Letters From Our Readers: Addressing a redress
Addressing a redress
I found “Truth and Reparations,” April-May, page 9, fascinating. I have not entirely made up my mind on reparations. As a white male, I have emotionally vacillated between two poles over time. Liane Jackson’s article, though, made me really examine my own thoughts again. On the one hand, it has always been tempting to cling to the idea that I didn’t participate—at least not intentionally—in slavery and everything that came after. I am not even sure if my ancestors did. So why should I pay for it?
On the other hand, as I get older, I find it impossible to deny the ongoing societal effects and legacy of slavery, institutionalized racism and so many other related problems—and that I have undeservedly enjoyed a white privilege to varying degrees throughout my life (it is a hard-to-come-to realization that you didn’t earn everything you have entirely on your own merit).
I do not pretend to know what the “right” answers are—or to presume the “right” answers will be right for everybody; however, I have come to a more humanistic and interconnected understanding that if my black neighbors and friends suffer, my whole neighborhood suffers. From that place, without assigning blame or merit, I find it much easier to consider reparations or other policies to promote a more just and equitable society—and in so doing, to help right the wrongs of the past. Articles like yours are important to promote these conversations. I was particularly interested in the idea of sales tax proceeds from recreational marijuana as a funding mechanism for reparations.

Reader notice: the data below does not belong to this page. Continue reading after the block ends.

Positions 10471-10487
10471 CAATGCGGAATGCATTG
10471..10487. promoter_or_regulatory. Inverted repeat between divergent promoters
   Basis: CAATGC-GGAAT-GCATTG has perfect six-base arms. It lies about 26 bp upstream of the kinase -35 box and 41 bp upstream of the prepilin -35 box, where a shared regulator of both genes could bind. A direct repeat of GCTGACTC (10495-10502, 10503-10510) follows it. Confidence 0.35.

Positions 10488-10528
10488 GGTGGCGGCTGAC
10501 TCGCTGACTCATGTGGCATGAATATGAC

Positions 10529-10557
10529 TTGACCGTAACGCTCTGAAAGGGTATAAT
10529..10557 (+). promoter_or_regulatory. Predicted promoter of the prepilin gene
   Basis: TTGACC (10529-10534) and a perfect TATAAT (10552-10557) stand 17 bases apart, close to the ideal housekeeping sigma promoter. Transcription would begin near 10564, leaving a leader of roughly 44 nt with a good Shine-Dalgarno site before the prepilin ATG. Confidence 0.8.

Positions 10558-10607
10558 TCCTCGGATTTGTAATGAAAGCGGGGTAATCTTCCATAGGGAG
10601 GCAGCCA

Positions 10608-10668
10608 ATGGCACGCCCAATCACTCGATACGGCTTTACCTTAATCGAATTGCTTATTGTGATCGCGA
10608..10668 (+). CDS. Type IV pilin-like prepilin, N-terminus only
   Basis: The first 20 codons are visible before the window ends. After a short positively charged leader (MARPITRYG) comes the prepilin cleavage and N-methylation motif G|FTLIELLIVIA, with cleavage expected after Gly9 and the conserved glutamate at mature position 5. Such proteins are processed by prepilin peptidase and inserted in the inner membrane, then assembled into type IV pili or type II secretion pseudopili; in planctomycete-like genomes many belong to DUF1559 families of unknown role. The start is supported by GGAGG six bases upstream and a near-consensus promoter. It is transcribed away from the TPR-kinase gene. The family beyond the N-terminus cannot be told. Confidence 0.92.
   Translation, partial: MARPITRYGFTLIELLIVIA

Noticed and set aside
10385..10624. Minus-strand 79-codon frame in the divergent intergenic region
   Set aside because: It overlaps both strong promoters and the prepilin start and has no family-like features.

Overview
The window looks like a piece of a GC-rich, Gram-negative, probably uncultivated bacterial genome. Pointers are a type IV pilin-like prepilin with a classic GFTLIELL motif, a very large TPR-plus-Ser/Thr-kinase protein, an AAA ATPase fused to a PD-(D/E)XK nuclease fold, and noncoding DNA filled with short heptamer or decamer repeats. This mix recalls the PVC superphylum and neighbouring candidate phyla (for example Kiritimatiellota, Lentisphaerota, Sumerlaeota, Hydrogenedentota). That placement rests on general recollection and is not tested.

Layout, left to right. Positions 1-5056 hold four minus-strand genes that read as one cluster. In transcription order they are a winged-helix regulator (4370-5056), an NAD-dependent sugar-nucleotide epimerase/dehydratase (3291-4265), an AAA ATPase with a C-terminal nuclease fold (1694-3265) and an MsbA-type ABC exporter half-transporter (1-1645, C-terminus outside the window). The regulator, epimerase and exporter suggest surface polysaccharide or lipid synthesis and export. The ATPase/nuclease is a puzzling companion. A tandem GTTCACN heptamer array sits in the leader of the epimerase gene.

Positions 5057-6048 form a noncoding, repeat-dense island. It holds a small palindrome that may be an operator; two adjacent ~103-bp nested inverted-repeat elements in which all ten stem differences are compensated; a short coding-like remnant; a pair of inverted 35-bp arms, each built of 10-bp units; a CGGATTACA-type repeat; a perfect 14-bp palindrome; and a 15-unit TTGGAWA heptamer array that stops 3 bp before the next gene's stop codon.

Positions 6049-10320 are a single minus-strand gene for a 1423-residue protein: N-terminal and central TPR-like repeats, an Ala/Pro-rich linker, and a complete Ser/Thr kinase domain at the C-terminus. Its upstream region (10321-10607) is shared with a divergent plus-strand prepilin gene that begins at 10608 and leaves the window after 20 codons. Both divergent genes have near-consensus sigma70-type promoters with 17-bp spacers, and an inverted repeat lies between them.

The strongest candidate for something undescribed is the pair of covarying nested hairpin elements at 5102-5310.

Jeremy M. Goodman
Excellent article about reparations. My great-great-great-great grandfather Joseph Rucker was the first millionaire in Georgia. He obtained this status because of his numerous plantations and the hundreds of slaves he owned. I support reparations because of what he and other family members did prior to the Civil War. I encourage the >ABA Journal to keep writing about this issue. It brings up a lot of well-buried dirty laundry, but it’s familial facts that have to be addressed.
K. Denise Rucker KreppWashington, D.C.
Combating negative PR
As always, I found the ABA Journal relevant and informative. Of particular interest was “Good Press,” February-March, page 18, by Danielle Braff, regarding the oft-cited and ever-present public relations challenge facing attorneys and the legal profession as a whole. The premise of the well-presented article identifies a perceived lack of public trust with our profession and addresses those concerns with commercial marketing and social media strategies—or PR campaigns—to “bolster [the] credibility and expertise” of attorneys.
I suggest that missing among the tools available to repair negative public perception about the legal profession is the full-throated recognition and publicity of the existence of each state’s Lawyers’ Fund for Client Protection.
Client protection funds are often referred to as the best-kept secret of the legal profession. This characterization is puzzling, given these lawyer-financed programs provide reimbursement to victims of dishonest lawyers and reflect the commitment of the overwhelming majority of honest lawyers to restore the public’s faith and promote confidence in the legal profession. In fact, the legal profession is the only profession that offers such protections to its clients. In a very real sense, client protection funds exist because of good lawyers.
Michael J. Knight Sr.
Alban, New York